Wednesday, May 30, 2007 FOOD
Pick a peck of pickles
Rick Field makes some jarring statements with fresh produce and brine
You might think that these old-fashioned pantry staples are just like Grandma's. If that were the case, Grandma wouldn't be afraid of combining green tomatoes with curry powder and Spanish onions, or adding enough cayenne pepper to her dilly beans to earn the name "Mean Beans."
These days Field's pickling is done in a
Field is playing around with recipes for a new asparagus pickle. He'll call it "WhupAsp." Even in a home kitchen, pickling can feel a lot like lab day in high school chemistry class. First Field sterilizes glass jars in the dishwasher. "If you're low-tech, you can boil them for 15 minutes," he says. The pickles start with two pots on the stove, one for the vinegary brine, which is the flavoring liquid for the vegetables, the other filled with boiling water to seal the filled jars later.
Before he starts pickling, Field lays down the law. "You shouldn't be scared of pickling at home," he says. "One, pickling in your kitchen is really fun, and you should be able to find your own way through it. And two, you will not die of botulism making pickles. Just follow the steps carefully and patiently."
Field, 43, looks the part of the tortured artist. He favors a jaunty straw hat and drives an old Subaru wagon, usually with his trusty old mutt Lefty riding shotgun. Shaggy-haired and wearing baggy cargo shorts and laid - back slip-on shoes, he could be mistaken for a roadie with one of the summer tour jam bands.
Cambridge Native Rick Field lifts a
jar from a canning pot with a jar lifter. Field's pickles are sold under the
label Rick's Picks. The company is based in Brooklyn; the pickles are made in
Rick's Picks is three years old ; Field formed
it with business partner Lauren McGrath, a former caterer. They began with nine
varieties, selling them in greenmarkets and specialty stores in
Field grew up in
At his friend's house, he follows one of his own rules: He wants every jar of pickles to taste of three elements. For the WhupAsp, he's decided on tangerine juice, hot cherry peppers, and white peppercorns.
While the water comes to a boil, he slices the bright round chili peppers, trims asparagus with a Japanese knife, and adds white wine vinegar and fresh tangerine juice to the brine pot in equal proportions. He tastes the mixture with a spoon until it has the right balance of sweetness and acidity. When he's satisfied, he brings the brine to a boil.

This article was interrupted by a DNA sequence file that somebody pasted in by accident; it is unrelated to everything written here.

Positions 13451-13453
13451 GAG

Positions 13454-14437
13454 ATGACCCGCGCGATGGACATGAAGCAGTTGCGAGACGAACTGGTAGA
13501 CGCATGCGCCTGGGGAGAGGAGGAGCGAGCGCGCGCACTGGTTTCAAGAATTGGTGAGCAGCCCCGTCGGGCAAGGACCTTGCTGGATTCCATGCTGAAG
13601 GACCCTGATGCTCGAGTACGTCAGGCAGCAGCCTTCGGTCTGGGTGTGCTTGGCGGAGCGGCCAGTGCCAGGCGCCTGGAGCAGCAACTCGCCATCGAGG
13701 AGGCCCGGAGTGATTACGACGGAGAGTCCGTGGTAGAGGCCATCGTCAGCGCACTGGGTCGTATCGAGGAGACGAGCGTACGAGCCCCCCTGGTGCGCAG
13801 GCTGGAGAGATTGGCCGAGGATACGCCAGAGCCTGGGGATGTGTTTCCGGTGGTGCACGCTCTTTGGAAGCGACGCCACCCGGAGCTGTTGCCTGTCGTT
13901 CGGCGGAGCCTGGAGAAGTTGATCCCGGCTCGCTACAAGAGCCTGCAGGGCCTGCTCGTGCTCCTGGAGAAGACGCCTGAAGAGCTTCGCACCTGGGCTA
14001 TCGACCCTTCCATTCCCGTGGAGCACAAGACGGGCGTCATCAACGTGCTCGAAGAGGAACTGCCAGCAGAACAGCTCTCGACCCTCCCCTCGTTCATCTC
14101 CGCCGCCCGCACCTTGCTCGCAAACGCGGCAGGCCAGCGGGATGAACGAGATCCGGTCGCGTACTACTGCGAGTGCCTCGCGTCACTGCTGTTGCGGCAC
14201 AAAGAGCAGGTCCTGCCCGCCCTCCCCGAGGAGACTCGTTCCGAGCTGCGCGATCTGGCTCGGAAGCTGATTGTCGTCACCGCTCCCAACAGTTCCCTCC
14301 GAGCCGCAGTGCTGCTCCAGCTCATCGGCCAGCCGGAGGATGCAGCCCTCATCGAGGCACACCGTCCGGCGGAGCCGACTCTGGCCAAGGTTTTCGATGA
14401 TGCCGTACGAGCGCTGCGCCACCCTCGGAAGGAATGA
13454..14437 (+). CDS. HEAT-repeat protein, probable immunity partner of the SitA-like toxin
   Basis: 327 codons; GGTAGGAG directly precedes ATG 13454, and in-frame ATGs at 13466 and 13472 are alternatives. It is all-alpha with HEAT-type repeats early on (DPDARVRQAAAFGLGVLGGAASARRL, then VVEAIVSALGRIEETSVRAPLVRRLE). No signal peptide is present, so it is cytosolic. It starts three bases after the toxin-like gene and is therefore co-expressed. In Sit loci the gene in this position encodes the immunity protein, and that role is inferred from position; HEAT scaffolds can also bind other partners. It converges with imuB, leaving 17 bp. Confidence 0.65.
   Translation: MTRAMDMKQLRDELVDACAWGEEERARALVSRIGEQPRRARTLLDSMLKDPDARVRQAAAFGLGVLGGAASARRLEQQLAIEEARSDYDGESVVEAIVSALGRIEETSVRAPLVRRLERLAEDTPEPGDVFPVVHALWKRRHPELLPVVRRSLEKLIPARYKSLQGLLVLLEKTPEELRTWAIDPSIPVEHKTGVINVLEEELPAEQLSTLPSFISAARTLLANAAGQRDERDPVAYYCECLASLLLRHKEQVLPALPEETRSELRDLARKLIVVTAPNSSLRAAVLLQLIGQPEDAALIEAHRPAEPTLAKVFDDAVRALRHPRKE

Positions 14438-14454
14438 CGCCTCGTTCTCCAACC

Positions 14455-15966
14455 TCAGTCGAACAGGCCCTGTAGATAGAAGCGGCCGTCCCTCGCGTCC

Field began his career on a film crew.
After college he moved to
He nurtured a hobby making pickles. He
bought vegetables at the
Field has always bought produce locally
and sold pickles at farmers' markets. "I knew that I could connect with
people at the greenmarkets," he says. "I knew that I wanted the
company to be about what was fresh and local." He buys his spices from
Sahadi's Specialty and Fine Foods in
Most of Rick's Picks are bottled between early July until the first hard frost. Workers fill
750 to 1 , 500 jars in one session in a rented
commercial kitchen in
When the jars are settled in the water, Field slams down the lid and starts the timer. "These will boil for 6 minutes," he says. "Much more than that and they will start to turn to mush. With pickles, crispy should be the number one adjective."
Before they're ready to eat, the pickles need to sit on a shelf for a couple of weeks to absorb the flavors of the brine. Once opened, they're good for many months in the fridge, to use as a snack with sandwiches, or as a piquant mouthful beside a steak.
Not that they would ever last that long.
Rick's Picks are available at Concord Provisions, 73-75 Thoreau St., Concord, 978-369-5555; Darwin's Ltd., 1629 Cambridge St., Cambridge, 617-491-2999, and Whole Foods Markets, or go to http://rickspicksnyc.com.